This article is from the Alternative Medicine Therapies guide.
Rolfing is a form of deep-tissue, structurally oriented bodywork that was created by Ida P. Rolf, Ph.D., a Columbia University trained biochemist in the 1930s. When she developed this therapy, Dr. Rolf was influenced by her knowledge of Hatha yoga, the Alexander technique, osteopathy, and homeopathy. She called her own approach structural integration because it dealt with the way the body's structure affects its function. It didn't take long, however, for the public to start calling it Rolfing--and the nickname stuck.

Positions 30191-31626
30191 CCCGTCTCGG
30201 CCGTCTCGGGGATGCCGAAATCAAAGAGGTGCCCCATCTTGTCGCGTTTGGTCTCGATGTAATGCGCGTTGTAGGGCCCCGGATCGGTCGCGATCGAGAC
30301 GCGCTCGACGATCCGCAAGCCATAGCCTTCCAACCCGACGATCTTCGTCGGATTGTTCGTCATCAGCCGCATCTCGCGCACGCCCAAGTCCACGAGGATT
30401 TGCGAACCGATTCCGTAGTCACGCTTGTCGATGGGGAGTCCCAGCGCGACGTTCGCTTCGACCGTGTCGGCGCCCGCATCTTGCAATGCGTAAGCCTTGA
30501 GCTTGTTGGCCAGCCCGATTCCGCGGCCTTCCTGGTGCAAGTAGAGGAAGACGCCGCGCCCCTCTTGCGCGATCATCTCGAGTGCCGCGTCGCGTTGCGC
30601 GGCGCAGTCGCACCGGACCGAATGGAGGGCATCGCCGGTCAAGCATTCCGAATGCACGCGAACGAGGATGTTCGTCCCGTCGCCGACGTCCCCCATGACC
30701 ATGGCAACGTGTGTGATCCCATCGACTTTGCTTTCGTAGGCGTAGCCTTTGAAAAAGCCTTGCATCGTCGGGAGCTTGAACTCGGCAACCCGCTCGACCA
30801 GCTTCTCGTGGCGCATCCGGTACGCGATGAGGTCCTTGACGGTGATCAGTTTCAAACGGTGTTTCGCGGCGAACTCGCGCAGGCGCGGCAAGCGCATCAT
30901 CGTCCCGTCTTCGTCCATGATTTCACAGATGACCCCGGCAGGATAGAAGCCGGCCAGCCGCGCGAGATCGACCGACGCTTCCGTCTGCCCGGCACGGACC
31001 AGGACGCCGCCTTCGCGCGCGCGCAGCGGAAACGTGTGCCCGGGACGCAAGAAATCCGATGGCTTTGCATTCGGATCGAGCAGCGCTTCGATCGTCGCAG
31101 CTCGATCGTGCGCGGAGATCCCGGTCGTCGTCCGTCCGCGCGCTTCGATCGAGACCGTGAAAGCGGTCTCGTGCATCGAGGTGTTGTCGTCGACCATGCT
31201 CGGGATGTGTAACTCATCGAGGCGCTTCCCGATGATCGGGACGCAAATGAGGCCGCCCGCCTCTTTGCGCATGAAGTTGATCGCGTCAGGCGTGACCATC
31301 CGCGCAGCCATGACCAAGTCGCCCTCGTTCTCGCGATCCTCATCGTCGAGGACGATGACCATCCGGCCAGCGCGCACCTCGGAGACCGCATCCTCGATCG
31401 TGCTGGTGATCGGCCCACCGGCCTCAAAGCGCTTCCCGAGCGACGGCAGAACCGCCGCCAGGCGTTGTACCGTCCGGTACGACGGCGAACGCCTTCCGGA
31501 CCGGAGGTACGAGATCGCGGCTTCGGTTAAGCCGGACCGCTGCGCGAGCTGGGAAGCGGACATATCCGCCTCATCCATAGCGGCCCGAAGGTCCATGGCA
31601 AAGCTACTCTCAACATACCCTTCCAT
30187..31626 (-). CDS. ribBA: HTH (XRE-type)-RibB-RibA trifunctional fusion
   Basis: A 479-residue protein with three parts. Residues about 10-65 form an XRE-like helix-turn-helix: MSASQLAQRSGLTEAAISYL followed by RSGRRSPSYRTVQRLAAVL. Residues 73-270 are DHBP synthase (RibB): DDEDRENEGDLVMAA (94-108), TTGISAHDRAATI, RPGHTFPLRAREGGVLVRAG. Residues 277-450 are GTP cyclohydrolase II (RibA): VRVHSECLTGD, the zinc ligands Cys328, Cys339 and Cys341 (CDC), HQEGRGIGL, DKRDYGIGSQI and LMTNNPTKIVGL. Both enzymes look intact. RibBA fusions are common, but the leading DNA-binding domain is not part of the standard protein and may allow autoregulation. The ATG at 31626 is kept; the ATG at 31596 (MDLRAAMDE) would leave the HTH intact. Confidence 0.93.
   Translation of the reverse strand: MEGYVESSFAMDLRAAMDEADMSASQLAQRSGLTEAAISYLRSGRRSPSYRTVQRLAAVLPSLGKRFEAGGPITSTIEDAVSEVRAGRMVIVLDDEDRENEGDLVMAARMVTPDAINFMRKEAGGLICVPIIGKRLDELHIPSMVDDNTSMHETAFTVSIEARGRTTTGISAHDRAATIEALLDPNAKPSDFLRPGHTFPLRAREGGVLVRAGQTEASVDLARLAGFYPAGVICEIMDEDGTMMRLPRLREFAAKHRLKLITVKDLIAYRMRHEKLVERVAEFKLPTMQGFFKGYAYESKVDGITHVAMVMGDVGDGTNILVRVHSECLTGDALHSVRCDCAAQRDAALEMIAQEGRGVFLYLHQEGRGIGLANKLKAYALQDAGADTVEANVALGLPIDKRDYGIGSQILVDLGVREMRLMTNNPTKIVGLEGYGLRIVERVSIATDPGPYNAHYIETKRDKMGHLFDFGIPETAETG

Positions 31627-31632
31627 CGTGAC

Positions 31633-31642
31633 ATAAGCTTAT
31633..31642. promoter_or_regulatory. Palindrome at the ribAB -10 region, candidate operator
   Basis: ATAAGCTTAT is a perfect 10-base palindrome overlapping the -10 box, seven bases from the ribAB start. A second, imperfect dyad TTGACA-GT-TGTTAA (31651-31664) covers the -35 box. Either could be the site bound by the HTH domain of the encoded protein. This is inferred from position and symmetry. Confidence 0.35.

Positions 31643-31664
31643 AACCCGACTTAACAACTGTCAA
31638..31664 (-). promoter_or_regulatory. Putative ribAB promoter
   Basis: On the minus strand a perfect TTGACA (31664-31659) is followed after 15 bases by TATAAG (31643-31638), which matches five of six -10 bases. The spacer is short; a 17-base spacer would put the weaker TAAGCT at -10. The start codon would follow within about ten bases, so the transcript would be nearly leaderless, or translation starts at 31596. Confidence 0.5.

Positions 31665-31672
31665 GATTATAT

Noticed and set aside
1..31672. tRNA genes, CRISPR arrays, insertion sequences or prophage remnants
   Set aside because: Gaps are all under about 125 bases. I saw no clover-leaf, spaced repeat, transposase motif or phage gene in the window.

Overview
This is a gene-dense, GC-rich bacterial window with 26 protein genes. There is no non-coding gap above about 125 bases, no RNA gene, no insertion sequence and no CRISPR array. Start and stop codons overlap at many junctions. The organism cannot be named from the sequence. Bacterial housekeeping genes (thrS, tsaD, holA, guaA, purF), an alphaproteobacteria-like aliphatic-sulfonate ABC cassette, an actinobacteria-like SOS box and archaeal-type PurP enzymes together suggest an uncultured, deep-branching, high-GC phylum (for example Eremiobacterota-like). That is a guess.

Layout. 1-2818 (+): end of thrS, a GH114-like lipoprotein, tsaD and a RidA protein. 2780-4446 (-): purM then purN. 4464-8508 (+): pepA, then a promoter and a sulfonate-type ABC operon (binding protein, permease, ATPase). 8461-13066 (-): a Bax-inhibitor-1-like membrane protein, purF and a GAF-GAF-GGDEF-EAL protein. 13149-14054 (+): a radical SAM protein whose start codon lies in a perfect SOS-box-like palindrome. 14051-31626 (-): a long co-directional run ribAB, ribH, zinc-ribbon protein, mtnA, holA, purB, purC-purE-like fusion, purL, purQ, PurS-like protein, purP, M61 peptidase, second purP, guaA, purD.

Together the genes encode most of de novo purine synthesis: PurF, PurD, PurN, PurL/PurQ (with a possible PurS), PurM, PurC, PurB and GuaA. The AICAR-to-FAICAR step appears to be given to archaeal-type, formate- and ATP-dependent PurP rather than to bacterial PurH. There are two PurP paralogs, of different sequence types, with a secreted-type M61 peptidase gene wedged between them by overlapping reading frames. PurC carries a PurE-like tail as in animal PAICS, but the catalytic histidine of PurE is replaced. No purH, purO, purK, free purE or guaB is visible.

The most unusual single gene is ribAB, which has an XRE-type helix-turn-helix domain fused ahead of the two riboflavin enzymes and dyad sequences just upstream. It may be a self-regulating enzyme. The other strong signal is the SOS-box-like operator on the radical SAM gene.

In 1971, Dr. Rolf established the Rolf Institute of Structural Integration, now located in Boulder, Colorado, with adjunct institutes in Munich, Germany, and Sao Paolo, Brazil, to oversee the standardization of the Rolfing method and the training of practitioners, known as Rolfers.
Today, Rolfing is employed primarily to help reduce stress and ease mobility, address posture problems, and reduce musculoskeletal and back pain. Proponents suggest that it can relieve a variety of other ailments as well.